be impossible to commercialize because they infringe on the proprietary rights of others or compete with products marketed by others that are superior; or

 

   

fail to be commercialized prior to the successful marketing of similar products by competitors.

The results of pre-clinical trials and previous clinical trials for our products may not be predictive of future results, and our current and planned clinical trials may not satisfy the requirements of the FDA or other non-U.S. regulatory authorities.

Positive results from pre-clinical studies and early clinical trial experience should not be relied upon as evidence that later-stage or large-scale clinical trials will succeed. Likewise, there can be no assurance that the results of studies conducted by collaborators or other third parties will be viewed favorably or are indicative of our own future study results. We may be required to demonstrate with substantial evidence through well-controlled clinical trials that our product candidates are either (i) with respect to drugs or Class III devices, safe and effective for use in a diverse population of their intended uses or (ii) with respect to Class I or Class II devices, are substantially equivalent in terms of safety and effectiveness to devices that are already marketed under section 510(k) of the

 

26


Table of Contents

Food, Drug and Cosmetic Act. Success in early clinical trials does not mean that future clinical trials will be successful because product candidates in later-stage clinical trials may fail to demonstrate sufficient safety and efficacy to the satisfaction of the FDA and other non-U.S. regulatory authorities despite having progressed through initial clinical trials.

Further, our drug candidates may not be approved or cleared even if they achieve their primary endpoints in Phase III clinical trials or registration trials. In addition our diagnostic test candidates may not be approved or cleared, as the case may be, even though clinical or other data are, in our view, adequate to support an approval or clearance. The FDA or other non-U.S. regulatory authorities may disagree with our trial design and our interpretation of data from pre-clinical studies and clinical trials. In addition, any of these regulatory authorities may change requirements for the approval or clearance of a product candidate even after reviewing and providing comment on a protocol for a pivotal clinical trial that has the potential to result in FDA and other non-U.S. regulatory authorities’ approval. Any of these regulatory authorities may also approve or clear a product candidate for fewer or more limited indications or uses than we request or may grant approval or clearance contingent on the performance of costly post-marketing clinical trials. The FDA or other non-U.S. regulatory authorities may not approve the labeling claims necessary or desirable for the successful commercialization of our product candidates.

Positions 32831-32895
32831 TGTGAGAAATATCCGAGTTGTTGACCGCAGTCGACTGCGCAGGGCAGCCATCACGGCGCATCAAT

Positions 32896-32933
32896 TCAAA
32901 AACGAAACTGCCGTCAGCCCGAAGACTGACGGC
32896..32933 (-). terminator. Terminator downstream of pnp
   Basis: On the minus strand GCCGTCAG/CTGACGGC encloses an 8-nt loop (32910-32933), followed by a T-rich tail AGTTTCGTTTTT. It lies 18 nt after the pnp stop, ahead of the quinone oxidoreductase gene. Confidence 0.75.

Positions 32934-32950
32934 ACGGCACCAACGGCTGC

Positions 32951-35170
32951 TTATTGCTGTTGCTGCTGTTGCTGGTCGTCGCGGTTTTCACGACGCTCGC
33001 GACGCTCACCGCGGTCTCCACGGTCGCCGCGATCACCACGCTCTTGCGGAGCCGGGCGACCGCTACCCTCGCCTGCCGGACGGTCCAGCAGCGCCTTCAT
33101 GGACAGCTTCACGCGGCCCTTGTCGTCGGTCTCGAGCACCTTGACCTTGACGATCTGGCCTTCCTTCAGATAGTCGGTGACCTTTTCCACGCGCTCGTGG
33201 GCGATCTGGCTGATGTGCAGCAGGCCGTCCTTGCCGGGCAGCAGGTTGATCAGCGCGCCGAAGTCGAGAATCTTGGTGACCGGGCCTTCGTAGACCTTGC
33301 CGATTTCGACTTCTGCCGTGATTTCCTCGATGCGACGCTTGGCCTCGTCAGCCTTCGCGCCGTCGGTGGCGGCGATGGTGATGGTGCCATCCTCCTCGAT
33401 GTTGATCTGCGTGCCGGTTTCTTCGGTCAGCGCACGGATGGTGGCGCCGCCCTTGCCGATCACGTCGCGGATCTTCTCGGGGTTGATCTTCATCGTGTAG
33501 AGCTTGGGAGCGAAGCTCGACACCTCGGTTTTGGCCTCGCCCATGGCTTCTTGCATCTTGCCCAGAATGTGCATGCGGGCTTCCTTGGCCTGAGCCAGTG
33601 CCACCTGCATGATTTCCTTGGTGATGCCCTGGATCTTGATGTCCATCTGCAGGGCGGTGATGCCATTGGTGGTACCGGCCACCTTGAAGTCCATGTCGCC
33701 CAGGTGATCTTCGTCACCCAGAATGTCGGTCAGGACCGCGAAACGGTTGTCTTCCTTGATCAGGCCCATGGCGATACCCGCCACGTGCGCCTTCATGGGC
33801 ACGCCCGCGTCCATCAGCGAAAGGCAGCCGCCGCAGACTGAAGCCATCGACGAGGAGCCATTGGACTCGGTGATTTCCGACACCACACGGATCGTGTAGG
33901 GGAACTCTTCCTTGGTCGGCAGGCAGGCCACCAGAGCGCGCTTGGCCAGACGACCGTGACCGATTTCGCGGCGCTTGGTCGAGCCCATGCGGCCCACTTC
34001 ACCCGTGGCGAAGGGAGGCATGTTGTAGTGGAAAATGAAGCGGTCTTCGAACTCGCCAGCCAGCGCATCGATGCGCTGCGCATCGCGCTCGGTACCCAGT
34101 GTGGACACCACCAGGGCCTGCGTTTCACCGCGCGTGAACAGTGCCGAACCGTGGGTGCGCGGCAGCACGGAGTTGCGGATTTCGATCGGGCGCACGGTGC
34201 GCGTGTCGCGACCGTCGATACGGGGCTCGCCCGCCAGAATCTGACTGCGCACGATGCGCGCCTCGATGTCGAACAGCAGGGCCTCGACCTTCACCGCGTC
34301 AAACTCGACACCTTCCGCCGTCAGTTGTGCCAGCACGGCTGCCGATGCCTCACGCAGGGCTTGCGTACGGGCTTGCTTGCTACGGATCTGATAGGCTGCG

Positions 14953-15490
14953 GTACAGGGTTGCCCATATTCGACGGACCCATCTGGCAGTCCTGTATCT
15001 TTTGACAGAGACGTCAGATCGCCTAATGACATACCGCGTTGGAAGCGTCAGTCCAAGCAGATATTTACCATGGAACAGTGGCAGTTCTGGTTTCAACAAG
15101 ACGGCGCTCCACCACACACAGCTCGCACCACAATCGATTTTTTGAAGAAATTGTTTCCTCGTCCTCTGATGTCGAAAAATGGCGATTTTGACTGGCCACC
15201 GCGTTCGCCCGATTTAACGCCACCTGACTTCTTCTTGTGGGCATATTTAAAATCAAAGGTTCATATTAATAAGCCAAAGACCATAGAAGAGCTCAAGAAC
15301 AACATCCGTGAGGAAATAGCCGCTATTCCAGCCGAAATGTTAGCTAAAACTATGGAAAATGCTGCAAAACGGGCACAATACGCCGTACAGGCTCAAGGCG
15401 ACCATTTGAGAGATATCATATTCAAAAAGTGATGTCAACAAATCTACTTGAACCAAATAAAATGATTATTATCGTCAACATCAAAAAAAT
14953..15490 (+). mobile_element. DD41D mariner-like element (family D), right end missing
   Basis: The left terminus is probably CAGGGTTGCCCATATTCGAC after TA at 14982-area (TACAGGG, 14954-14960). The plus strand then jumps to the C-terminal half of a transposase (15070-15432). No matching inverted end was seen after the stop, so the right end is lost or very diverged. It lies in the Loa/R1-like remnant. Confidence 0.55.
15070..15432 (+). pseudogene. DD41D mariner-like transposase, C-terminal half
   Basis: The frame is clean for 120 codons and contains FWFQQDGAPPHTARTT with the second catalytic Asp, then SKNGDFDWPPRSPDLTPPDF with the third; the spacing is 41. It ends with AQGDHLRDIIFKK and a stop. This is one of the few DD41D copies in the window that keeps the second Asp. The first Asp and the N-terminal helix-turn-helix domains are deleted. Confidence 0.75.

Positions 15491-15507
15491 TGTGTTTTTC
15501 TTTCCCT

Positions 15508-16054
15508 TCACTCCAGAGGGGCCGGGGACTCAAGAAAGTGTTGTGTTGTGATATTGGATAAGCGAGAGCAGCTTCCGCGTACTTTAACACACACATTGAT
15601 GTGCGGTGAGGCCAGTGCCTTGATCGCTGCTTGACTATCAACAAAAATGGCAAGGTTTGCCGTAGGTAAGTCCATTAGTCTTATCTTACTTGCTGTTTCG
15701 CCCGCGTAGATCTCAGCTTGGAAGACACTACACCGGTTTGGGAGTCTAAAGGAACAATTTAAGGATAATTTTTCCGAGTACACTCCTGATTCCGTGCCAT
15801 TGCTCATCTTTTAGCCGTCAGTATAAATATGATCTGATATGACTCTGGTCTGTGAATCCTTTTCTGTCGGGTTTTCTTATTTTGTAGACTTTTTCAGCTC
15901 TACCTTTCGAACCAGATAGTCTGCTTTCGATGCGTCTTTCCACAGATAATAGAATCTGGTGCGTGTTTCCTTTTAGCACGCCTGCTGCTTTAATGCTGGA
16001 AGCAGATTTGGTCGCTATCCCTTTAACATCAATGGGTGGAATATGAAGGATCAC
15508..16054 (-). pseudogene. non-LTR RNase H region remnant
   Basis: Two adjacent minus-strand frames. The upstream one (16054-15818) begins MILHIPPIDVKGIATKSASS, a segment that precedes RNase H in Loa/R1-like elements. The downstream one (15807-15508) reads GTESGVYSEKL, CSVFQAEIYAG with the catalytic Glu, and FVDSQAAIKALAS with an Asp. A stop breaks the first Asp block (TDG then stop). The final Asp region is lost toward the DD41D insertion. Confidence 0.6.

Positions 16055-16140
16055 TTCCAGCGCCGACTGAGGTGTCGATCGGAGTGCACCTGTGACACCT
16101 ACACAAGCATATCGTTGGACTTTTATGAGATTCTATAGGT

The results of our clinical trials may show that our product candidates may cause undesirable side effects, which could interrupt, delay or halt clinical trials, resulting in the denial of regulatory approval by the FDA and other non-U.S. regulatory authorities.

In light of widely publicized events concerning the safety risk of certain drug products, regulatory authorities, members of Congress, the Government Accounting Office, medical professionals, and the general public have raised concerns about potential drug safety issues. These events have resulted in the withdrawal of drug products, revisions to drug labeling that further limit use of the drug products, and establishment of risk management programs that may, for instance, restrict distribution of drug products. The increased attention to drug safety issues may result in a more cautious approach by the FDA to clinical trials. Data from clinical trials may receive greater scrutiny with respect to safety, which may make the FDA or other regulatory authorities more likely to terminate clinical trials before completion, or require longer or additional clinical trials that may result in substantial additional expense and a delay or failure in obtaining approval or approval for a more limited indication than originally sought.

Our business is substantially dependent on our ability to develop, launch and generate revenue from our diagnostic programs.

Our business is substantially dependant on our ability to develop and launch simple diagnostic tests based on our molecular diagnostics platform for Alzheimer’s disease, cancers and other conditions for which we are developing tests. In addition, our business is dependent on our ability to successfully develop and commercialize various diagnostic tests for our point-of-care platform and various laboratory developed tests (“LDTs”), including the 4Kscore™. We are committing significant research and development resources to the development of diagnostic tests, and there is no guarantee that we will be able to successfully launch these or other diagnostic tests on anticipated timelines or at all. We have limited experience in developing, manufacturing, selling, marketing or distributing diagnostic tests. If we are not able to successfully develop, market or sell diagnostic tests we develop for any reason, including the failure to obtain any required regulatory approvals, we will not generate any revenue from the sale of such tests. Even if we are able to develop effective diagnostic tests for sale in the marketplace, a number of factors could impact our ability to sell such tests or generate any significant revenue from the sale of such tests, including without limitation: